meet this attempt of the secret assassin to wound female reputa-
tion and feelings by raking up transactions that had slept for
thirty years, when almost all the contemporaries of the day slept


14









in their silent graves; but Providence has spared as many of the
creditable and respectable as will fully refute this base
to stain the reputation of Mrs. J., and harrow up her
her declining years. When this is done, then, my
of this secret mover* behind the curtain must
'd attempt. My friends from a distance say
that coalition can only succeed by my
myself and keep clear of assassins.
that I have always thought could
here there are so many admonitions,
-ed."
y your friend,
ANDREW JACKSON."
home of Jackson's friends, and
that is interesting of him, I could
disadvantage. Few men were ever
does, the powers of command, upon
'e gentle affections of the heart, he
attaching or repelling, as pleases
of men-of science, or books he
rs are even proud of his illiteracy,
.at because he did not study books.
x i jLar irom ignorant, though not a scholar, bad spelling and
rhetorical error to the contrary.

WESTWARD.
Bleak winds and renewed catarrh admonished me that I
lingered too long 'in the neighborhood of mountains, and that I
must seek milder modes; via Wheeling, the mild shores of the
Ohio, and the picturesque palisades of the Cumberland, I
breathed again in the rocky town of Nashville, which stands like
a fortress on the precipitous river banks.
But to return a pace. Was't ever in Gondola, at Venice ?"
That is one experience, and a trip on a Mississippi boat is quite
as distinct, Two blacks conveying my small trunk led the way
from the hotel at Wheeling to the river, along the shores of
which lay here and there a steamboat. The "getting up of
steam," and the passage to and fro over a narrow plank that con-
nected one with the shore indicated the Ellen Kirkman as the
boat that was to bear me on my journey. Pushing my way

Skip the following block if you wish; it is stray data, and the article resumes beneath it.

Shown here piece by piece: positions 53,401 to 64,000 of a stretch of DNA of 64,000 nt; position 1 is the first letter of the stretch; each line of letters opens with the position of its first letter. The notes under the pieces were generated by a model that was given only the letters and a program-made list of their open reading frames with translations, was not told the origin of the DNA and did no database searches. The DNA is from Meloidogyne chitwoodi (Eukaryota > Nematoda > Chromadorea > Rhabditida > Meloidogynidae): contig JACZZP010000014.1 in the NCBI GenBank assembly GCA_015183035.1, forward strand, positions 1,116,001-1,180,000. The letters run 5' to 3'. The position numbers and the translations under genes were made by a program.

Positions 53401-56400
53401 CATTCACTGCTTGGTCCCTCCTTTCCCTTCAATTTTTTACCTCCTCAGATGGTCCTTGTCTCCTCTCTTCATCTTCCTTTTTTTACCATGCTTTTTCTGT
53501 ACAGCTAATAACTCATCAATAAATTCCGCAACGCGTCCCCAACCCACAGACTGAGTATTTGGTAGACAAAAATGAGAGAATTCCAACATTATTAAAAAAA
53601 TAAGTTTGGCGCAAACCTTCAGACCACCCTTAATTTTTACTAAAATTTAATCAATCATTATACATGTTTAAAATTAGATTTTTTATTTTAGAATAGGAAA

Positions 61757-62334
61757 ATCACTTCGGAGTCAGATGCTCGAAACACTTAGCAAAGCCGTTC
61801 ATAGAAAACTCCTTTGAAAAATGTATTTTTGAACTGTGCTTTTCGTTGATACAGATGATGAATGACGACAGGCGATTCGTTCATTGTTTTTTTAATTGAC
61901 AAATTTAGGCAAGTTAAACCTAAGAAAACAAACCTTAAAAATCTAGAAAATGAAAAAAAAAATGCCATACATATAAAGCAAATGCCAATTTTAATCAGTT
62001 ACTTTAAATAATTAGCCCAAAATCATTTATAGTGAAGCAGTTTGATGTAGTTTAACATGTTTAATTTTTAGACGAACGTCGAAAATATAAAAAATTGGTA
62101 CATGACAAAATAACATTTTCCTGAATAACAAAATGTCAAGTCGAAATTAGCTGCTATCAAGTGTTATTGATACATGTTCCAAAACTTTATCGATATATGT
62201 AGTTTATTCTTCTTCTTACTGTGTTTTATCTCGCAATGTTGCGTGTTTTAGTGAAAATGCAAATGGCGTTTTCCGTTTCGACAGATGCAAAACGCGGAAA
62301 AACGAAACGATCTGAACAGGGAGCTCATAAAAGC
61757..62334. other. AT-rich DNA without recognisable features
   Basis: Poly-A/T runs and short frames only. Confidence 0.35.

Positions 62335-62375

through a crowd of blacks, who, as they rolled barrels and freight
across the plank, sang and jested merrily. I found the Clerk's
office, who, (on passage being paid,) called Minerva," and gave
*He suspected Henry Clay.


15


WESTWARD.







FLORIDA BREEZES.


her orders to see that the gentleman found his birth. Fol-
lowing this goddess of mulatto tint and yellow turban, we entered
a long cabin, with sky-lights, through the length of which ex-
tended a table already set for supper, spread with cold meats,
pickles and preserves, raisins and almonds, crackers cold and
biscuit hot, and seemingly everything but what one wanted. On
either side and same extent were two rows of shelves called berths,
and No. 10 of these was indicated as the locus in quo. I was to
rest or not to rest, which was a question with myself, as I saw
that the curtain of No. 11 (above me) was already drawn, but
concealed the form of one who perhaps snored or talked in his
sleep, and over-night revealed both and more, for the guage
cocks of his lungs. now and then sent off a whistle that rivaled
the steam escapes of the propeller.
Women and children were grouped around a stove and had
evidently supped. The women gossiped and wondered who was
who, and talked of aches and pains, and their remedies ; and
while they talked, they dipped curiously (to me) small sticks
with mopped ends into boxes, which I afterwards learned, con-
tained snuff. Sometimes several dipped into the same box, and
this was called dipping. One or two older women smoked pipes,
but they all "reckoned concerning all that surrounded them.
My type evidently puzzled them ; they had never seen anybody
that favored me, but they settled in their minds that I was a
" down easter," and wondered what I was a coming West fur."